The Daily Spin – DraftKings Preview – RSM Classic

Zachary Turcotte
By Zachary Turcotte November 18, 2020 05:19

The Daily Spin – DraftKings Preview – RSM Classic

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The Masters certainly felt different this year in November, but it was a lot of fun to have it happening during the football season. I loved waking up to coverage on Saturday and Sunday morning and then rolling into games the rest of the afternoon. The roars of Augusta were missed as well, but there is something to be said for not having fans at the courses for the tournaments. There are no longer any ugly stands around the holes, the grass is not tamped down along the fairways and near the holes, the natural beauty of the courses stand out and the obnoxious, drunk fans are nowhere to be heard. Augusta tends to be a very well behaved crowd, but even still, the course looked amazing and we saw a lot of great golf for the week.

I was happy to see DJ pull off such a triumphant win on Sunday. I was nervous for him as he entered the back nine holes. Cam Smith had a scrappy performance all weekend and just managed to keep hanging around in second place. Over the last three holes on Saturday, it looked like he would lose ground, but miraculously each time, he fought to scramble back to par and then started out strong on Sunday. He was really the only golfer late in the final round that I thought had a chance to possibly catch DJ. Once DJ made it through holes 10-12 without a blemish, it really was only a matter of playing out the final six holes. He played calmly and as always with DJ, looked fairly relaxed all the way to the finish. He put drilled a few more birdies down the stretch that gave him some room for error to finish up, but he did not need it.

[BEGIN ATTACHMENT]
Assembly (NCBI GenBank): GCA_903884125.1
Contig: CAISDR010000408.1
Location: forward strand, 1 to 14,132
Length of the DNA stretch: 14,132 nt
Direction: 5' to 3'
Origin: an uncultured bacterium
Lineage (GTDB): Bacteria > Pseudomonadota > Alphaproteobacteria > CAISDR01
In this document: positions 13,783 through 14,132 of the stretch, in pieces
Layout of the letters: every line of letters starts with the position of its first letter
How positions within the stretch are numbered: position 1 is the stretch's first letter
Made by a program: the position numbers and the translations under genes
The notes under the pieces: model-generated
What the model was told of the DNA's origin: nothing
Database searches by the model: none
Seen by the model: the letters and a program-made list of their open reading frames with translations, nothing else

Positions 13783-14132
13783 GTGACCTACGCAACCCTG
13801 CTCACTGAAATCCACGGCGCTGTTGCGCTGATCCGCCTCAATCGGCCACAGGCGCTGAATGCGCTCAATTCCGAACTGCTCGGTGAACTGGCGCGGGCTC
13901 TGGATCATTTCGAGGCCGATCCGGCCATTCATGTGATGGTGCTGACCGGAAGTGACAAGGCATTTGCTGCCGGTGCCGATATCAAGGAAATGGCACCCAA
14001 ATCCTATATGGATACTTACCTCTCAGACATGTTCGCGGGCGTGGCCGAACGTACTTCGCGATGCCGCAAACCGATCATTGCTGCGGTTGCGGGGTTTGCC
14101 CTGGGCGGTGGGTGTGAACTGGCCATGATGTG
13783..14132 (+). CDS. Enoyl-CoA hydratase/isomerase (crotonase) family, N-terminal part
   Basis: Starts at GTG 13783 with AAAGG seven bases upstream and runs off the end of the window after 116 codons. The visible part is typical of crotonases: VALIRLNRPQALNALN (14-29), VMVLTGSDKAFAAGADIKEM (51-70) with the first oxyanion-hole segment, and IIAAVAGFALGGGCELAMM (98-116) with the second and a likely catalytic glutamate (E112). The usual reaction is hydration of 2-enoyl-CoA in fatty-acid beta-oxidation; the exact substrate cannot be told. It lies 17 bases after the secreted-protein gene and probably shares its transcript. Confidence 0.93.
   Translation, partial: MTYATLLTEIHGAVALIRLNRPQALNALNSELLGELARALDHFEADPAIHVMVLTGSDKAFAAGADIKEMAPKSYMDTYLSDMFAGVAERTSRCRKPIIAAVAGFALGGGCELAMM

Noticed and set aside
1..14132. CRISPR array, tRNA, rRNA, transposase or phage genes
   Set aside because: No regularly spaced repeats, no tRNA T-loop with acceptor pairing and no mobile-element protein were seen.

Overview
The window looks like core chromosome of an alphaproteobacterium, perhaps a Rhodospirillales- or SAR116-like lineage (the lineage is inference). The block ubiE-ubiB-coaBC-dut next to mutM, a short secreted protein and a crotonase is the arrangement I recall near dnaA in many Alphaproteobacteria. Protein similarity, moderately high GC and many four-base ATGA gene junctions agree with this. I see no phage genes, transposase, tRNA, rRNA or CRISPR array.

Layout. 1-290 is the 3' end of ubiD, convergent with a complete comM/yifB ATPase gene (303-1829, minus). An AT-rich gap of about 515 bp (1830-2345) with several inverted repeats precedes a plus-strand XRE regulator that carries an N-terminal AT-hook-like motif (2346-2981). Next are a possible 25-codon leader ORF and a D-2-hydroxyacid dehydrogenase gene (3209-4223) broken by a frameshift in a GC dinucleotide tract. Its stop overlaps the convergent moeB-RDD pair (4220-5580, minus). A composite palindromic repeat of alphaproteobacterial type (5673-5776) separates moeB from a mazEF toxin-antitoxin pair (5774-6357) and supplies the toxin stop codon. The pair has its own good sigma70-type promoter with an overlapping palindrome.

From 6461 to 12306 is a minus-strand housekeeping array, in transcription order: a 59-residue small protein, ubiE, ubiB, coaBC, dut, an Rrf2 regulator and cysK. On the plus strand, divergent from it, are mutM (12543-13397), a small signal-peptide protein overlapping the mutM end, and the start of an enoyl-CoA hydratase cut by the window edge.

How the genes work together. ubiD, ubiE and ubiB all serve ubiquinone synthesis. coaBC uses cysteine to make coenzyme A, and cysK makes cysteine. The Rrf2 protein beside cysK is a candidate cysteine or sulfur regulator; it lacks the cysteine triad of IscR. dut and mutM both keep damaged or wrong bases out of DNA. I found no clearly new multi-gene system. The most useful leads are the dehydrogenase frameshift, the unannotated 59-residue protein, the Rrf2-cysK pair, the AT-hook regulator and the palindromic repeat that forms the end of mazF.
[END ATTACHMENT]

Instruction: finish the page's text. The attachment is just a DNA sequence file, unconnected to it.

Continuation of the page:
I was touched to see the emotion from DJ after his win. It is a side of him that comes out so rarely. He’s been through so many highs and lows in his career, but always seemed to be able to let it all go without showing much of a response. It’s only been in the last couple of months where we have really heard a lot from his team about how hard he works on his game, what a perfectionist he is and how detail oriented he is in so much of his life. He’s been so close in so many majors and come up short for one reason or another. I think he really had a fire lit under him this summer at the PGA Championship when Brooks made light of the other contenders only having one major championship among them. From that point forward, DJ has been a machine, dominating the FedEx Cup playoffs and being in contention every single week. He’s the best player in the world right now and when his game is on, he’s untouchable. I hope that this dominant run continues and he remains locked in during the years ahead. His in the prime of his career so I am excited to see if he can put together a historic year in 2021.

As far as results, things worked out well as I won my cash games again, continuing a great run over the last couple of months. The goal with The Masters each year is to keep things simple. Augusta is a course where we need to place extra emphasis on course experience, particularly for cash games. Every year there is a crop of rookies making their first start there and some are going to do well, but others are going to be overwhelmed and miss the cut. Augusta is notorious for being tough on first timers so while I am always tempted to chase the golfers who are cheap and in great form, I generally avoid them in my cash line in favor of keeping it simple. You’re not trying to win your cash games with your value plays, you just do not want to blow it by having one of them miss the cut.